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self defence civil lawsuite

Discussion in 'Legal' started by claytonfaulkner, Apr 10, 2008.

  1. claytonfaulkner

    claytonfaulkner Well-Known Member

    ok i was looking for any cases yall know of where someone used self defence and was either not charged with any crimes or was found innocent, but was stil sued in a civil court. ex... a many shooting someone that broke into his house and was never charged with any crimes because the shooting was in selfdefence but was sued by the family of the victum
  2. Bartholomew Roberts

    Bartholomew Roberts Moderator Emeritus

    Search the archives here in the Legal forum. I know there are at least two cases where off-duty police officers were sued when someone broke into their home and they used lethal force to stop the intruder.

    In one case the homeowner vacuum cleaner by the intruder and the deceased's parents sued in civil court all the way to the Court of Appeals (immediately shot down at summary judgment at both the lower court and court of appeals level).

    I have looked at this before and found at least three cases. It seems like it is more common when there are some deep pockets somewhere in the background (in this case the various PDs that employed the men were also named).
  3. Bobarino

    Bobarino member

    some states like WA, where i live have laws preventing such lawsuits. if the shooting was justified, the deceased criminal's (NOT victim's, the slayer is the victim) family cannot sue the slayer.

    if your state does not have such laws, it would be a good idea to contact your legislators and ask them to draft a bill to that effect.



    here's the law for WA

  4. claytonfaulkner

    claytonfaulkner Well-Known Member

    wow, i really like section 2 of that, maby if i was any better at writing i could write a letter to someone
  5. Flyboy

    Flyboy Well-Known Member

    Actually, Bobarino, your law applies to the cost of defense against a criminal prosecution ("found not guilty" refers solely to criminal cases; also, it says that the State will reimburse--in civil cases, it would be the plaintiff reimbursing). claytonfaulkner is looking for something like
    Subsection B concerns situations in your home ("castle doctrine"/"make my day law"), and D covers anywhere else you have a right to be ("stand your ground law").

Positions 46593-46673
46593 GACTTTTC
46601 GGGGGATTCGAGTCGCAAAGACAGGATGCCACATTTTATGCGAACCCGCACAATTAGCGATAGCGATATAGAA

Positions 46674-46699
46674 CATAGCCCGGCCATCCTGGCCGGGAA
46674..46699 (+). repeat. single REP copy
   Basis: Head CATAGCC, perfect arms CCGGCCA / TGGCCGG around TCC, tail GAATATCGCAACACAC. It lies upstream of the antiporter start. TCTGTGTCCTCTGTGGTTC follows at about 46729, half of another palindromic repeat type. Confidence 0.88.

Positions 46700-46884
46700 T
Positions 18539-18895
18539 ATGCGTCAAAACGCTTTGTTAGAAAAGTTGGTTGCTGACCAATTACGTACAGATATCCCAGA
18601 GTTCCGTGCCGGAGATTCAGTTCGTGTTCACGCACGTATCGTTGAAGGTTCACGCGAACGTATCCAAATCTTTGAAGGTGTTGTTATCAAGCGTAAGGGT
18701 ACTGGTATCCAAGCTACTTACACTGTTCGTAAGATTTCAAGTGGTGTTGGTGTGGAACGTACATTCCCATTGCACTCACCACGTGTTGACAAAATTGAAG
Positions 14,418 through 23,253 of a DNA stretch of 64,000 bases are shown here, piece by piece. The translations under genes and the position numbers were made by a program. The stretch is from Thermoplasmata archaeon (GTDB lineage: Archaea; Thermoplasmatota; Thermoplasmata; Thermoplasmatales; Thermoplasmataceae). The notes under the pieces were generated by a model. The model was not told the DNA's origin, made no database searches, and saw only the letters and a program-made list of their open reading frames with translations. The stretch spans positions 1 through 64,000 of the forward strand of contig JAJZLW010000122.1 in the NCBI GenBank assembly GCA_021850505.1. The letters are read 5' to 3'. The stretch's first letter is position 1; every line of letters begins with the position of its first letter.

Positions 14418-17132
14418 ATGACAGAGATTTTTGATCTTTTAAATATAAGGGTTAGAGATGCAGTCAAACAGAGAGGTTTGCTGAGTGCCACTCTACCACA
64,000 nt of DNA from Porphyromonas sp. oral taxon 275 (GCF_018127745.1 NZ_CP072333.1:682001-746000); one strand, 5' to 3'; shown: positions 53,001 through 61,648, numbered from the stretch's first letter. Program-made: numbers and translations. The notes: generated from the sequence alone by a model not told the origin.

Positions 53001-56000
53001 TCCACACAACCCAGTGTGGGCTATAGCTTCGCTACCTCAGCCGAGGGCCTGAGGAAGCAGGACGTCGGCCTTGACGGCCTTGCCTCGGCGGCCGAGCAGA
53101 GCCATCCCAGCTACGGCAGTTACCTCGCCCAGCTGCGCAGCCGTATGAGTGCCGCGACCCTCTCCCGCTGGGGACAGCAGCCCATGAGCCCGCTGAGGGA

All in all, a nice little section of law. But I really like Washington's as well--protects you even from the state. The only downside I can see is that it gives the prosecutor incentive to have you found guilty, and he may take that a little bit too seriously. But I think it's a good law overall.
  6. Bobarino

    Bobarino member

    (1) No person in the state shall be placed in legal jeopardy of any kind whatsoever....

    civil suit is legal jeopardy.

  7. USMC 1975

    USMC 1975 Well-Known Member

    I believe many States have this law. I haven;t stayed current on which States have this clause in their law books, but it is sometimes included with their CCW laws.

    I would research the State you live in to see if this law maybe on the books there.

  8. markk

    markk Well-Known Member

    Florida's recent "Castle Doctrine/Stand Your Ground" law also forbid civil suits against a self-defender...
  9. DutchmanDick

    DutchmanDick Well-Known Member

    Same with Michigan.
  10. F4GIB

    F4GIB Well-Known Member

    Minnesota has it. Section 611A.08.
  11. johndeeere1979

    johndeeere1979 Well-Known Member

    West Virginia does not have it but are working hard to get it.

    check out this web site if interested www.wvcdl.org great website by a lawyer in Morgantown i belive.
  12. oneshooter

    oneshooter Well-Known Member

    Texas, God Bless Her, passed that protection in the last session. Took effect Sept.1 2007.:D

    Livin in Texas
  13. WayneConrad

    WayneConrad Well-Known Member

    I have read that the legislation giving you protection from civil lawsuits is, in some states, a scarecrow; that, in those states, it takes a grand jury's "no bill" for this protection to kick in. That means that if the district attorney's office never sends your self defense shooting to the grand jury, you are still vulnerable to a civil lawsuit.

    Is this true?
  14. markk

    markk Well-Known Member

    Re: Florida

    Quoted from http://www.cfif.org/htdocs/freedomline/current/in_our_opinion/florida-self-defense-law.htm

    See bolded comments...
  15. Sage of Seattle

    Sage of Seattle Well-Known Member

    The classic case? Bernie Goetz, the so-called "subway vigilante" of New York City fame.


    EDITED: Well, after reading it again, it seems that he was convicted of illegally posessing a pistol, but nothing else. He was sued, lost, and was ordered to pay $43 million. He filed bankruptcy and never paid apparently.

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